I just read a piece by Bambi Francisco (it’s here, scroll down in the story) in which she claimed in passing that typing “ugg boots” into the main page at Google returned a subcategory of results – above the regular “pure” search results but distinct from the advertising – called “Product Search.” I tried it in quotes – “ugg boots” – and it didn’t work. Without quotes – ugg boots – it did. I then tried “digital camera” and there it was again.
What do you know – a new class of results (from Froogle, see my earlier post which missed this) nested rather uncomfortably between the sponsored results at the top and on the right side, and the pure results below. Also interesting was the fact that the results were in the same white background as the regular “pure” search results, though they are distinct in look and feel.
This is a very interesting development with significant implications. Many would claim this is a major step toward Yahoo or MSN-like approaches on the part of Google. Others would argue that Google in fact is simply trying to do its users a favor, inferring that most searchers who type such queries are in fact in shopping mode. But it is a clear departure from the conceit – and I use that term nuetrally – that Google has always maintained, which is that the results offered by their engine are free of human intervention – that they in fact reflect the results of a carefully tended algorithmic secret sauce applied to every site without bias. Clearly, humans have decided to put that category of Product Search on top of the main results. And certainly those results are not subject to the same secret sauce which sifts the rest of the unwashed web. (One can imagine merchants racing to game Froogle, now that Froogle results are showing up – in first position no less – on the firehose of traffic that is the main results page of Google). No matter how you slice it, this marks a departure.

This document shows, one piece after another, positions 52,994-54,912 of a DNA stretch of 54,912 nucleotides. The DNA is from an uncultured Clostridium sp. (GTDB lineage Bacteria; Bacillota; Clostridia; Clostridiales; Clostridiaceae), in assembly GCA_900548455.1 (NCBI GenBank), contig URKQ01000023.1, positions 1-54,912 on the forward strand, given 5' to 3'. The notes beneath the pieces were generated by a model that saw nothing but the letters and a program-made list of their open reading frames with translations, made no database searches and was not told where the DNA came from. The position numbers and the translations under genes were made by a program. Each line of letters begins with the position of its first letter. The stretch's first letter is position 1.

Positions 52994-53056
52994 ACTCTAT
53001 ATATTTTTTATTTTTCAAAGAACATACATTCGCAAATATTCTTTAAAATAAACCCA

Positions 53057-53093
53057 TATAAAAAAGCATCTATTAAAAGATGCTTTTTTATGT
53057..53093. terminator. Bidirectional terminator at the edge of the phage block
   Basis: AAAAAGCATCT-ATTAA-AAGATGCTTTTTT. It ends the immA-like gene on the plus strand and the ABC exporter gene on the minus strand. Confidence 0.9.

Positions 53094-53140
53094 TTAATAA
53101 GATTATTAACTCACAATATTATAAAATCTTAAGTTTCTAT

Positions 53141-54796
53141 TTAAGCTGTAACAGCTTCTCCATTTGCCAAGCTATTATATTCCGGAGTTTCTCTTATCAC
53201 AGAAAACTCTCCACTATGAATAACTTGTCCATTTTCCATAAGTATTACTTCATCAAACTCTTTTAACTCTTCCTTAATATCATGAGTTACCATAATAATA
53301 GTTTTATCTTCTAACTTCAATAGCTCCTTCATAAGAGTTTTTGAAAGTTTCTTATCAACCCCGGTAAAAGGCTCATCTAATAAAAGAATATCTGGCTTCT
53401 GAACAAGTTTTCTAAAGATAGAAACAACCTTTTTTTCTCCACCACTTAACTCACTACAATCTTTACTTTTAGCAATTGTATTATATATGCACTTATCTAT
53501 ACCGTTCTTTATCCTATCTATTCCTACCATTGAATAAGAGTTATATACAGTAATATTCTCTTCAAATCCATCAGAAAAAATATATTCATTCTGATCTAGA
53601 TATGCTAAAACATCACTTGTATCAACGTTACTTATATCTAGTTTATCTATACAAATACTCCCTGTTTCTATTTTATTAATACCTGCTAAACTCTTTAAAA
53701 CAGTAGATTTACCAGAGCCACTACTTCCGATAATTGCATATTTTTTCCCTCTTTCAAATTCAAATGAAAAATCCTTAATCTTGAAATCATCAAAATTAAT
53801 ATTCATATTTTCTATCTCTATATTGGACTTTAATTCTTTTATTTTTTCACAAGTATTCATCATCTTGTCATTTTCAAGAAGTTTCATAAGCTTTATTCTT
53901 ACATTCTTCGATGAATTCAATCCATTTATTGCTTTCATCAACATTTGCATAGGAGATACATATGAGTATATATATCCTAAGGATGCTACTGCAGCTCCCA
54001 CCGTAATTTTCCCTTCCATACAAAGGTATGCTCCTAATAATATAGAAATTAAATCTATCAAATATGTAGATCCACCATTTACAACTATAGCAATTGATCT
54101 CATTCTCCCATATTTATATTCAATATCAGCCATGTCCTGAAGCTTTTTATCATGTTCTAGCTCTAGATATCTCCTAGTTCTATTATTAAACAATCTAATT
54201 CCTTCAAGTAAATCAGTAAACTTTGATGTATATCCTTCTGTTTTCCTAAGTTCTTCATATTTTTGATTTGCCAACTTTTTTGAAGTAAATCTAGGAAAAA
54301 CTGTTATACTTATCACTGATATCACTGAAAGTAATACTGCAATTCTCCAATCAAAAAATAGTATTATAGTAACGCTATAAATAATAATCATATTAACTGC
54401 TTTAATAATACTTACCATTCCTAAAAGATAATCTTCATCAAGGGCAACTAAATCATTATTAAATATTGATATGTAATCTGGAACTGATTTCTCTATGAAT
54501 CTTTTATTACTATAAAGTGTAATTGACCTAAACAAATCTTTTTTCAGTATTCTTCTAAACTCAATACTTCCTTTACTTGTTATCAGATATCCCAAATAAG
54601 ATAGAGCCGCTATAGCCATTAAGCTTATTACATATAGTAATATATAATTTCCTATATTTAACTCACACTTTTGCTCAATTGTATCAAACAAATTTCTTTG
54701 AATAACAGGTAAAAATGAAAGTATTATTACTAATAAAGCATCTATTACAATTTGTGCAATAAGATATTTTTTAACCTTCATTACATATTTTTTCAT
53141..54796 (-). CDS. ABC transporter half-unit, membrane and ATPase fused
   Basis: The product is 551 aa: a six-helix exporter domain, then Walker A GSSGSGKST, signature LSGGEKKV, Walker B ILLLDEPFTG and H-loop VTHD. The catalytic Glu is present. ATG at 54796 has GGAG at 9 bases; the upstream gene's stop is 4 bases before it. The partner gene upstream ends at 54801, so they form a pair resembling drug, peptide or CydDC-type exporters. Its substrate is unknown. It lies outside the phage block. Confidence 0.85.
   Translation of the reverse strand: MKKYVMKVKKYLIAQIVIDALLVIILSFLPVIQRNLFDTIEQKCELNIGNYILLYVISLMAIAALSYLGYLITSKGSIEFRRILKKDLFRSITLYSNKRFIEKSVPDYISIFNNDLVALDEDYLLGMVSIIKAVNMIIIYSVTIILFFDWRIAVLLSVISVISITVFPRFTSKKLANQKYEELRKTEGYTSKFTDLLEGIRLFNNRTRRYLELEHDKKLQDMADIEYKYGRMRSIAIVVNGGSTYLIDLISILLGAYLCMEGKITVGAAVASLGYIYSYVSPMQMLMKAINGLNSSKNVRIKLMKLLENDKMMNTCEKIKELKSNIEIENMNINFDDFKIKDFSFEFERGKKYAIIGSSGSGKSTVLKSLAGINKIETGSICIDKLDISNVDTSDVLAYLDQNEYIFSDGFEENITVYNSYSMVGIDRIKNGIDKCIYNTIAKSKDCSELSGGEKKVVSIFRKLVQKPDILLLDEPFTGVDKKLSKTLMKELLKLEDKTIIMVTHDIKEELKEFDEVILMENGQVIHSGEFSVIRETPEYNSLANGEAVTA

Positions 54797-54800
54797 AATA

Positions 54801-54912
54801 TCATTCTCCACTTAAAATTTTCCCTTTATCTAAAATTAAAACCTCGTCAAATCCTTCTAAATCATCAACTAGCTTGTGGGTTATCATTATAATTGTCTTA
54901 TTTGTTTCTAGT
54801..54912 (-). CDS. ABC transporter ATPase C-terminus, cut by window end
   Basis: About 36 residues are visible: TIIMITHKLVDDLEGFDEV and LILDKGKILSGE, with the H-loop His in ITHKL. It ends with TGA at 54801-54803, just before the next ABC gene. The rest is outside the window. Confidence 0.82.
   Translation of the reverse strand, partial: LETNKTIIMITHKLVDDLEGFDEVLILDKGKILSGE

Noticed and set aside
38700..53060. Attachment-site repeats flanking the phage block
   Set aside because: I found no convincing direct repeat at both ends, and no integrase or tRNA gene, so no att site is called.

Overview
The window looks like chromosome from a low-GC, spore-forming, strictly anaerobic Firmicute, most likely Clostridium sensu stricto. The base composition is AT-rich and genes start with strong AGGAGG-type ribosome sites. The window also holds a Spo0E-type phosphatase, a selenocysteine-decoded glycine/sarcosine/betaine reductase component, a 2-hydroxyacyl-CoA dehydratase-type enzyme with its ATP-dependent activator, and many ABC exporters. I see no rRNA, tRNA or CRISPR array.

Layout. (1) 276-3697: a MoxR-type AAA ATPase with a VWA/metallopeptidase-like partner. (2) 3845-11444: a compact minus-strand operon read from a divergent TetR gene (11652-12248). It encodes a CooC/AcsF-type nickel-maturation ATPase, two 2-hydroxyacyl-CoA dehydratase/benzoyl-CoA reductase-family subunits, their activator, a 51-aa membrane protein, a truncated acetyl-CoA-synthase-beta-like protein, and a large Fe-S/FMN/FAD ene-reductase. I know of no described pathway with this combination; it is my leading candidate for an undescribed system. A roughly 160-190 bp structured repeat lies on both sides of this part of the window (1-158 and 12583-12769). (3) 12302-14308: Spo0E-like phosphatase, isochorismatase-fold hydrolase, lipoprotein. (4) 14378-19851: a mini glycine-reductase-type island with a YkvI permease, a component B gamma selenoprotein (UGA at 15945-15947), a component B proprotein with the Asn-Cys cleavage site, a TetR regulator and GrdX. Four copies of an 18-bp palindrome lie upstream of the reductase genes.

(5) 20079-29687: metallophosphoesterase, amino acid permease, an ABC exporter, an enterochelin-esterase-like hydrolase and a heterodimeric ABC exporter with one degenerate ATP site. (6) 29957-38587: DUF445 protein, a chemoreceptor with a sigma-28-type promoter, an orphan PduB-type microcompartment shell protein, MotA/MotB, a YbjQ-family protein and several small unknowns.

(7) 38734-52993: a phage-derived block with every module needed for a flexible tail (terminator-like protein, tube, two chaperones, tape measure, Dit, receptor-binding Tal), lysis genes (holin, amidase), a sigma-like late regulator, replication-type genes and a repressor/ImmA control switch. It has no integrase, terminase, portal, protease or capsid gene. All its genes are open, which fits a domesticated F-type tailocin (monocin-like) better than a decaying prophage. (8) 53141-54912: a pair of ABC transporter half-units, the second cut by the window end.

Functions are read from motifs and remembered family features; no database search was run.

Interesting indeed. I am attempting to find out if this is just a test, a trial balloon of sorts, which Google does do quite often, or if this is a permanent feature. Stay tuned.
Update: Google’s David Krane, who runs corp. communications, responded to my query early this morning. He said that the incorporation of Froogle results into the main search page is “a test of sorts, yes…just an opportunity to further integrate Froogle with what folks are looking for on Google. It’s been up for a couple of weeks. We’ll have more data on the response after the new year.”
He offered to have me speak with the product manager in charge of this, and I will be talking to her at some point in the near future, give or take a Christmas holiday. Thanks for the quick reply, David!